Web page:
San Juan School District approves a $52 million budget for coming year
Members of the San Juan School District approved the annual district budget, discussed the proposed food bank in Monument Valley and heard from Ute Mountain Ute Tribal leadership at their latest meeting.
At their June 22 meeting, members of the San Juan School District approved the fiscal year budget for 2022/2023.
The $52 million budget for expenditures of district general funds is an increase of $500,000 over the FY21/22 revised budget.
Revenues for the budget include $4.7 million in local funds, a decrease of $100,000 from last year, $32.7 million from state funds, an increase of $1.2 million from last year, and $14.5 million from federal funds, a decrease of $1 million from last year.
The capital overlay fund for FY 22/23 was also approved. The district anticipates collecting $5.2 million in capital revenue during the fiscal year, just $10,000 less from last year. The district also budgeted to spend $3.1 million in capital expenditures in the upcoming year, about $300,000 less than last year.
The leftover funds will be added to the existing savings to total $17.3 million in capital savings for future projects in the district.
The budget was approved unanimously, the entire 90-page budget can be found on the district's website at SJSD.org
At their meeting members of the school board also heard again from Ginette Bott the president and CEO of Utah Food Bank regarding a possible purchase of district land in Monument Valley.
The Utah Food Bank is a nearly 120-year-old organization that addresses food insecurity in the state by providing food to partner organizations to distribute for free. The organization has recently taken efforts to expand services in San Juan County.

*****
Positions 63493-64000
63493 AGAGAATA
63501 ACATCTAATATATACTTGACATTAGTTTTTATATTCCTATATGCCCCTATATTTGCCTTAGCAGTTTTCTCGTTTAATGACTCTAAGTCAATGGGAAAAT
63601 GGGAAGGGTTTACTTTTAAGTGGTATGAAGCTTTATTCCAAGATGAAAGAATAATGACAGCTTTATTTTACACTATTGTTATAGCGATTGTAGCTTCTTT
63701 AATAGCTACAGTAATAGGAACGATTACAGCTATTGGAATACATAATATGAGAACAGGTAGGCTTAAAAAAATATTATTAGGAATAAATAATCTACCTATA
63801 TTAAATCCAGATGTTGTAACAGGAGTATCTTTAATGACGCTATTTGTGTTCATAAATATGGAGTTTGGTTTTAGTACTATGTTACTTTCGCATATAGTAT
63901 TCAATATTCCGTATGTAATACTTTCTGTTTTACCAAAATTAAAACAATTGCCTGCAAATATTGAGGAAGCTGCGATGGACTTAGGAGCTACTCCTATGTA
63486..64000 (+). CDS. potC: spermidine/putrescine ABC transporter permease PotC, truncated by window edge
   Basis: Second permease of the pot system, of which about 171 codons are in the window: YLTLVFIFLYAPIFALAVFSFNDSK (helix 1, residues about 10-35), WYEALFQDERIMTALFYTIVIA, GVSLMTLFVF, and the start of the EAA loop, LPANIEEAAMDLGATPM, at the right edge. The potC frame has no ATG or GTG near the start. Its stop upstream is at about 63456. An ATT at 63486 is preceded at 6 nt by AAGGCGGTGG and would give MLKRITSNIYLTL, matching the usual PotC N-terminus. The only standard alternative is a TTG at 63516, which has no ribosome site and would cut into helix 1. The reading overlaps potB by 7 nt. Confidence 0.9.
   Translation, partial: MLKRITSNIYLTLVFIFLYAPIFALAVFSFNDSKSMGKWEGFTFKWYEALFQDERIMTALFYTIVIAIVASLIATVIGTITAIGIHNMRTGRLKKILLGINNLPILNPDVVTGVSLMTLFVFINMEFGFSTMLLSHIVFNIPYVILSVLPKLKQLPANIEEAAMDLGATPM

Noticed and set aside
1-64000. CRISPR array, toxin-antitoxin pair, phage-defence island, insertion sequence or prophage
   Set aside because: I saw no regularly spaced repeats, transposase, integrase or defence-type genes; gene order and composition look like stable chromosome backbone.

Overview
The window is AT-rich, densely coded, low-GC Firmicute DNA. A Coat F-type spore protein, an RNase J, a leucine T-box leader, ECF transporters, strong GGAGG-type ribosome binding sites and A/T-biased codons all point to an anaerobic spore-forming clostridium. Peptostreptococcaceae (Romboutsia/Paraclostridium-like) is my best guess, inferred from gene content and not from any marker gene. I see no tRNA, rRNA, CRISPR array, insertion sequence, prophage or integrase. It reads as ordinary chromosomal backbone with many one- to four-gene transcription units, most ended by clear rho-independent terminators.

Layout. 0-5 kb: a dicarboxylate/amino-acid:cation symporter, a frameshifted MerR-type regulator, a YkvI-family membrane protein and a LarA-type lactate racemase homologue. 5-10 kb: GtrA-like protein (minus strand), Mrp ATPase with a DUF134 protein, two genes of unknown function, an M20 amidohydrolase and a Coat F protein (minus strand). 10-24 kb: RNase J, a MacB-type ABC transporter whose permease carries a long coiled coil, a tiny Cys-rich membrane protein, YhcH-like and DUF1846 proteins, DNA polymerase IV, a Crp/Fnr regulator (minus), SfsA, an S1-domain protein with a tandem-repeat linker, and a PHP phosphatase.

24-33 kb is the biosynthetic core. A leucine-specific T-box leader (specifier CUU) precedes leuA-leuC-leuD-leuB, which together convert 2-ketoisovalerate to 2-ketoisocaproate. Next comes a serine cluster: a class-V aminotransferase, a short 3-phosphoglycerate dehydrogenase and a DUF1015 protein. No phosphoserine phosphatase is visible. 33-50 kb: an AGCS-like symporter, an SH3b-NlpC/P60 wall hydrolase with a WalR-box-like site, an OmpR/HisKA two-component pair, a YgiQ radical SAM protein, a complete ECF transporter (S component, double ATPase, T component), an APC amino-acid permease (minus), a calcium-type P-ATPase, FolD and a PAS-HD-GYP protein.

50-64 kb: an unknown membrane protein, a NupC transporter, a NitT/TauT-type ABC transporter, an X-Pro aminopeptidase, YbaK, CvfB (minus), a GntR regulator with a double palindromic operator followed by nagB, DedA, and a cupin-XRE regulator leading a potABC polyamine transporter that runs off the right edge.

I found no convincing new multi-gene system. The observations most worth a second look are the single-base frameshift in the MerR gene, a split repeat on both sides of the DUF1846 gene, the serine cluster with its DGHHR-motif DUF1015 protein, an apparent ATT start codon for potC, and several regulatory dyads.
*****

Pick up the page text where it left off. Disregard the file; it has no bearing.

Utah Food Bank recently purchased a 7-acre parcel in Blanding where they intend to build an 18,000-square-foot warehouse, along with a greenhouse and community garden.
Bott explained the warehouse will allow for easier distribution to two facilities the group has targeted on the Navajo Nation.
One of the 4,000 square food pantries will be in Montezuma Creek, as Utah Food Bank has secured property next to the dollar store. The organization has had troubles however locating land in Monument Valley.
Utah Food Bank previously approached the district about purchasing or leasing district land in November. After meeting with the board the Food Bank was told to look elsewhere in Monument Valley.
Utah Food Bank reported the pantry would provide a job in the area and would need ¾ of an acre in order to build their desired facility.
Bott reported looking at former daycare and health clinics in the area, speaking with the Church of Jesus Christ of Latter-day Saints, Gouldings, and Utah State University and still having no success in finding a place to house the food pantry.